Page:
As an adult living with phenylketonuria (PKU), I appreciate reporter Sylvie Paillard’s efforts to share my story and the issue of public funding for approved medical treatments such as the drug, Kuvan, and medical foods.
To prevent the brain-damaging effects of PKU, experts and patients know that
access to a three-pronged treatment approach is not only ideal, but medically necessary.
The first treatment component of the brain-protecting treatment regime is the metabolic amino acid formula required by all PKU patients for proper growth and development — an essential tool that all provinces, including B.C., have funded for several decades.
The second component is low-protein medical foods. The B.C. PKU community has been working closely with the Minister of Health to increase the existing medical food subsidy provided to national standards, and would welcome additional funding to ensure all patients can afford to access this treatment tool.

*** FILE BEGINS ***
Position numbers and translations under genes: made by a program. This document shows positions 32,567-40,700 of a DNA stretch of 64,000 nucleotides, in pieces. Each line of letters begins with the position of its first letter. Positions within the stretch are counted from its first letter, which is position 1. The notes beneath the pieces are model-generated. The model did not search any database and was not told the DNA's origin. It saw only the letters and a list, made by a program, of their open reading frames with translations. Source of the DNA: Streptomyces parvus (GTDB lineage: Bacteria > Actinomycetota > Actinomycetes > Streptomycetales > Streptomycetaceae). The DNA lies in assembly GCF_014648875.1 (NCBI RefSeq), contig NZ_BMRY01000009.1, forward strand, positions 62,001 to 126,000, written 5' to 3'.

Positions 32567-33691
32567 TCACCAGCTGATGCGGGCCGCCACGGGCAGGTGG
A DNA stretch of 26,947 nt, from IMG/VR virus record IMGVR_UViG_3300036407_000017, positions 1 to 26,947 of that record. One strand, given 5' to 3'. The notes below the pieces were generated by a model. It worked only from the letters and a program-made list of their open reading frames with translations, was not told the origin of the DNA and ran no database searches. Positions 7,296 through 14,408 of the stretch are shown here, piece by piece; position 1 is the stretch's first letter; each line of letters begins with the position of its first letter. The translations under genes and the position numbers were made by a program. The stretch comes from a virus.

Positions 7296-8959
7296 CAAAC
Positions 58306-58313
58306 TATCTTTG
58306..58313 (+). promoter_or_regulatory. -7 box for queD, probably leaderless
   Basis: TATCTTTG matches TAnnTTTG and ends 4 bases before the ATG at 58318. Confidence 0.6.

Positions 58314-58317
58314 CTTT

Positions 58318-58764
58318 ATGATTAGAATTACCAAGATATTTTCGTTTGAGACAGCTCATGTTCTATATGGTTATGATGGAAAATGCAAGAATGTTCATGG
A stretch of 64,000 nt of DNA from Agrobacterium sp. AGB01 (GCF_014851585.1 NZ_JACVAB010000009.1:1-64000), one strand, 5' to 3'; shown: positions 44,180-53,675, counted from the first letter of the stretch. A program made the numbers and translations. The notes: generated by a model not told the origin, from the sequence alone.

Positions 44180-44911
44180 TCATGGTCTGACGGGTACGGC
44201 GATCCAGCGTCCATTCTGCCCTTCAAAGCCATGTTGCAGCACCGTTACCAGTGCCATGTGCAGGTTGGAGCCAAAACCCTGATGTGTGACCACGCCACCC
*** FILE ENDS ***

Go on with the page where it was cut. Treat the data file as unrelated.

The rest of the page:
The newest component of this treatment plan, Kuvan, has been completely overlooked by our government.
Countries around the world and provinces such as Ontario and Saskatchewan have made this breakthrough treatment available to all PKU patients who respond to it.
In Quebec, Kuvan is funded on an individual application basis for women who are pregnant or plan to become pregnant.
If the existing body of published scientific evidence is good enough for these governments to fund Kuvan, why is the same data not good enough for B.C. PKU patients?
After so many years of advocating for improved access to treatment in this province, I am truly thankful for the leadership and support of Terry Lake on this issue, as both my MLA and Minister of Health, but I urge him to provide full access to all treatment tools including medical foods and Kuvan.
I have great faith that Lake will do what is right for PKU patients across the province to prevent the devastating impacts of this disease.